Steph Larsen

Steph Larsen lives in Lyons, Nebraska, where she and her partner are "part-time farmers," growing food for themselves and their community. Steph holds a master's degree in geography from her home state of Wisconsin and serves on the board of the Women, Food and Agriculture Network.


Doe, a deer, a sustainable protein source to last all winter

I am not a hunter. I don’t (and will not) own a gun and, though I’ve toyed with the idea of bow hunting in the past, my aim really stinks. Even so, the deer population where I live does need to be thinned, since we’ve taken their natural predators away. And I sure do appreciate a good venison steak. Here in Nebraska does are not in short supply — in fact, many hunters are after a trophy buck and the state has to push hunters to shoot their female counterparts. Having many more does than bucks is not only bad …


Friend of a farmer: Why small-scale ag needs community

Photo courtesy of the USDA archivesTucked into the end of a recent New York Times article about young farmers were two frank paragraphs about a quiet reality many of us face: Ms. Oakley said young farmers rarely discussed that lack of community, adding that she had seen the isolation break up marriages. At their Three Springs Farm, she and her husband, both 34, grossed $60,000 by their third season — a reason to celebrate by most standards — but they wished they had more company. “It was just the two of us, every job we did together,” Ms. Oakley said. …


Occupy the pasture

Steph Larsen loves a good protest. But in her small town, there are no picket signs lining Main St., and it seems a little wrong to drive 120 miles round-trip to attend the nearest Occupy event.


It's raining chemicals

It starts with a distant, unmistakable whine, like a fly in another room you've been too lazy to swat. As the sound grows, I make sure the dog is inside, then grab the camera and head to the pasture.


What a hoe! — and other secrets of an orderly garden

Lookin’ sharp!Can you keep a secret? I think I’m in love. The object of my affection is about 5’4″, slender, and she’s the sharpest tool in the shed. Did I mention she’s a redhead? I’ve taken her out twice now, and we danced around the garden like we were made for each other. I’m talking, of course, about my new stirrup hoe. Equally enamoring is our new low tunnel — a temporary structure made of curved metal and special fabric that lets light and water in. My partner, Brian, keeps exclaiming, “How did we ever grow anything without a low …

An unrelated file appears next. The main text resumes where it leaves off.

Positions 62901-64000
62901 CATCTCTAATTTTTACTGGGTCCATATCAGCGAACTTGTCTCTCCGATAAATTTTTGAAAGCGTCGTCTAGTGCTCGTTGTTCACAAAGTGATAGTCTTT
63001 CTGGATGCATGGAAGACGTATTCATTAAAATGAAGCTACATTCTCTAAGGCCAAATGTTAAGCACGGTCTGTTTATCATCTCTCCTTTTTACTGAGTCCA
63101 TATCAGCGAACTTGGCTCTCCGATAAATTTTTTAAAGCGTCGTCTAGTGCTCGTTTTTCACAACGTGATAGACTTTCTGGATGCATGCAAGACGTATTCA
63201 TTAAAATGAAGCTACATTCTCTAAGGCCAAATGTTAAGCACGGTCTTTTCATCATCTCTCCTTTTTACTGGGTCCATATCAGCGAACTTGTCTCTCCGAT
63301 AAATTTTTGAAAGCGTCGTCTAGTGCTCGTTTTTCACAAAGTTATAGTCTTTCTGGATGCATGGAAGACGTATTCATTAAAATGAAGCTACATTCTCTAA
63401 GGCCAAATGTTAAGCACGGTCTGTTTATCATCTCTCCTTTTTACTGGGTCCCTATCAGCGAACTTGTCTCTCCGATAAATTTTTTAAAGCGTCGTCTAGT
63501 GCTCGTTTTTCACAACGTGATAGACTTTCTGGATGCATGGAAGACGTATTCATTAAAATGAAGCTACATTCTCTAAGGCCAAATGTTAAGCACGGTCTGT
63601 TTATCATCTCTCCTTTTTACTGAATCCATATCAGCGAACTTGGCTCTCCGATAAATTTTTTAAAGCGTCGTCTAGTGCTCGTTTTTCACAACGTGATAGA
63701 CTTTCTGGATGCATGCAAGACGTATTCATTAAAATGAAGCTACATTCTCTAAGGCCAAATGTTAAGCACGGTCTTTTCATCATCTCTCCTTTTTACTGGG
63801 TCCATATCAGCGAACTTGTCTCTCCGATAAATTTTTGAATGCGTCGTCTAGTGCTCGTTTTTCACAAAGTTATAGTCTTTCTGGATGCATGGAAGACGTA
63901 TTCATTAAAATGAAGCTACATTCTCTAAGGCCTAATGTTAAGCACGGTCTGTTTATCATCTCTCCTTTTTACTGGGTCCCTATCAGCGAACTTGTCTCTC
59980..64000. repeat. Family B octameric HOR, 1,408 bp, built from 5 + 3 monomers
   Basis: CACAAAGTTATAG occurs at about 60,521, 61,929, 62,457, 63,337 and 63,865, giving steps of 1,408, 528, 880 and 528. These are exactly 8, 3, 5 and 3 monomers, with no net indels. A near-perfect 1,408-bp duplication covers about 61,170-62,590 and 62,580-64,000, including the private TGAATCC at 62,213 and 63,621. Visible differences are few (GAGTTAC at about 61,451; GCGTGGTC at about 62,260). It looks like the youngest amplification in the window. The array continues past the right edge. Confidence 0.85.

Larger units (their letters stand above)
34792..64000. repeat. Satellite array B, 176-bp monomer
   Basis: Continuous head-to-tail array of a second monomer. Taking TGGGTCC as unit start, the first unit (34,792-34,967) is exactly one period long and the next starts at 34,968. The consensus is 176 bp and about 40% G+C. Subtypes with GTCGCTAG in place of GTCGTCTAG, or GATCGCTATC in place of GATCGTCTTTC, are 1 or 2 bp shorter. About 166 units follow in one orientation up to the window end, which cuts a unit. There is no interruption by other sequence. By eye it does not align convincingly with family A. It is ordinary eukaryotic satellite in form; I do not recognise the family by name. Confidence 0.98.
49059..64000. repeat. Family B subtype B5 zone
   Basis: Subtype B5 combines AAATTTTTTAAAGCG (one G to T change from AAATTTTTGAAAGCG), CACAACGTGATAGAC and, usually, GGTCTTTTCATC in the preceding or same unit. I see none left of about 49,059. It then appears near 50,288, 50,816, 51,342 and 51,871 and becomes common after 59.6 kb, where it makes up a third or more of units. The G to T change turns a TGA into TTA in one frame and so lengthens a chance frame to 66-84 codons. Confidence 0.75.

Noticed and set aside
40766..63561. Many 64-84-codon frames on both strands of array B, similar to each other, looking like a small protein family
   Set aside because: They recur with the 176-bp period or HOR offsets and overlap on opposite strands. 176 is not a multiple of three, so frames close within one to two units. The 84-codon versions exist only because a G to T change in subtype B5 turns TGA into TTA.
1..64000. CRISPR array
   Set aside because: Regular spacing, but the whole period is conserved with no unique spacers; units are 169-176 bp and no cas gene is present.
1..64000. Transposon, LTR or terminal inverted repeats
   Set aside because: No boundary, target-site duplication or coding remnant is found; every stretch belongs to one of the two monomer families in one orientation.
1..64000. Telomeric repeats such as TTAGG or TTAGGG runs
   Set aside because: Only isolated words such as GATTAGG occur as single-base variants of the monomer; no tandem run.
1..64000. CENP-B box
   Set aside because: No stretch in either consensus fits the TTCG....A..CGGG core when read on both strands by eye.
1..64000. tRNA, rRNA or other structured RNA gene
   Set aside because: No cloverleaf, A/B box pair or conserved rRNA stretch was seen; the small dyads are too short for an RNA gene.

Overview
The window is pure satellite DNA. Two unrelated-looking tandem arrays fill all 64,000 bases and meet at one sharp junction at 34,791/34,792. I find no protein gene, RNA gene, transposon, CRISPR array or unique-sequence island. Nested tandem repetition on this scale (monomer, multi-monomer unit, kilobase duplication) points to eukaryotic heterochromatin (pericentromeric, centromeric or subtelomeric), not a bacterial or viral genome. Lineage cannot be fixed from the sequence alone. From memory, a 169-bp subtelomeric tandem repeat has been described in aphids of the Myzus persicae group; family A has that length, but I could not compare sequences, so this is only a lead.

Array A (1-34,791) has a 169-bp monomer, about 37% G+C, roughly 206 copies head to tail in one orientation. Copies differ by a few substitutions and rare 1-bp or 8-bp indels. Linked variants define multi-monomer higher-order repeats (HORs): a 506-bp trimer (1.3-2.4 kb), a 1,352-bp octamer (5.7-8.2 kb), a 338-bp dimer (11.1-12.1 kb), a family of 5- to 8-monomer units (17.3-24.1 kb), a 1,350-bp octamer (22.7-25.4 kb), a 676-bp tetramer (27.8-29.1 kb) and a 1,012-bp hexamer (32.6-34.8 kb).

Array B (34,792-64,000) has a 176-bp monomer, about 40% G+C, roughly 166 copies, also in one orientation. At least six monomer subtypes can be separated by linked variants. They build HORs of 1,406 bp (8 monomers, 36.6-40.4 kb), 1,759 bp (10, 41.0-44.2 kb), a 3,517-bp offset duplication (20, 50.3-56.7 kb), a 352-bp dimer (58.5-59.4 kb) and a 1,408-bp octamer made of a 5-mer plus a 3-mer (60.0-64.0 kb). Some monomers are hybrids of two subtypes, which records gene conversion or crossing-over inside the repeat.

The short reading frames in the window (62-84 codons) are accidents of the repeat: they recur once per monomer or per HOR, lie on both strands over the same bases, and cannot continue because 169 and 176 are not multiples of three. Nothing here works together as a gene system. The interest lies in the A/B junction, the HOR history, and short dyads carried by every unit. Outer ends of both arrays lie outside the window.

How does my garden grow? With the aid of a pretty good digital planner

Steph Larsen’s digital farm plan takes shape in the material world.Photo: Steph LarsenWhat’s black and white and dirty all over? My garden plan! Last year’s was, anyway. Most farmers I know will say that keeping good records and plans is fundamental to farming success. By no means am I what you might call a natural planner — I lean towards the “organized chaos” style of living. But when it comes to growing things, I’m convinced that adding a healthy dose of order to the garden chaos is a necessity. There are just too many variables to consider otherwise. Garden plans …

Sustainable Farming

Are ewe serious? The joys of raising lambs in springtime

Someone to watch over me: a mama ewe, with lambs. Photo: Steph LarsenWhen I get home tonight, eleven adorable newborns will greet me with their wide eyes and cute faces. Overseeing the care of so many is a daunting task, but luckily I have help: their mamas. Spring means lambs on Thistle Root Farm, and for the last few weeks our time has been spent caring for pregnant sheep, watching for the signs of impending birth, and making sure the new babies get off to the best possible start. At times, it’s not been easy. There’s an old shepherd joke …


I’m coming out — as a farmer

Steph Larsen down on the farm. Or not?Last spring, our sheep had six lambs. Now five of them have taken a one-way trip to the meat locker, bound for not only our freezer but those of five other families, too. The chickens are laying eggs moderately well, and we might actually be turning a small profit on them. Unlike last year, I picked this year’s chick breeds based on which produce well all year and give me the diversity of egg colors that my customers like. We’ve also sketched out plans to sell a few vegetables, herbs, and fruits through …

Flyover country

I’m a rural resident. Where’s my subsidy check?

The view from Washington, D.C., of the rural Midwest: quaint scenery on the way to the West Coast. Photo: Scorpions and CentaursI’ve spent the majority of my life living in cities, albeit mostly small ones in Wisconsin that New Yorkers might not call metropolitan. Before I moved to Lyons, Neb., I lived in Washington, D.C. I truly appreciate the virtues of both urban and rural living. So it’s hard to understand why some urbanites criticize rural folks because we choose to make our home in a place without traffic where you can see the stars. My brow furrowed a bit …

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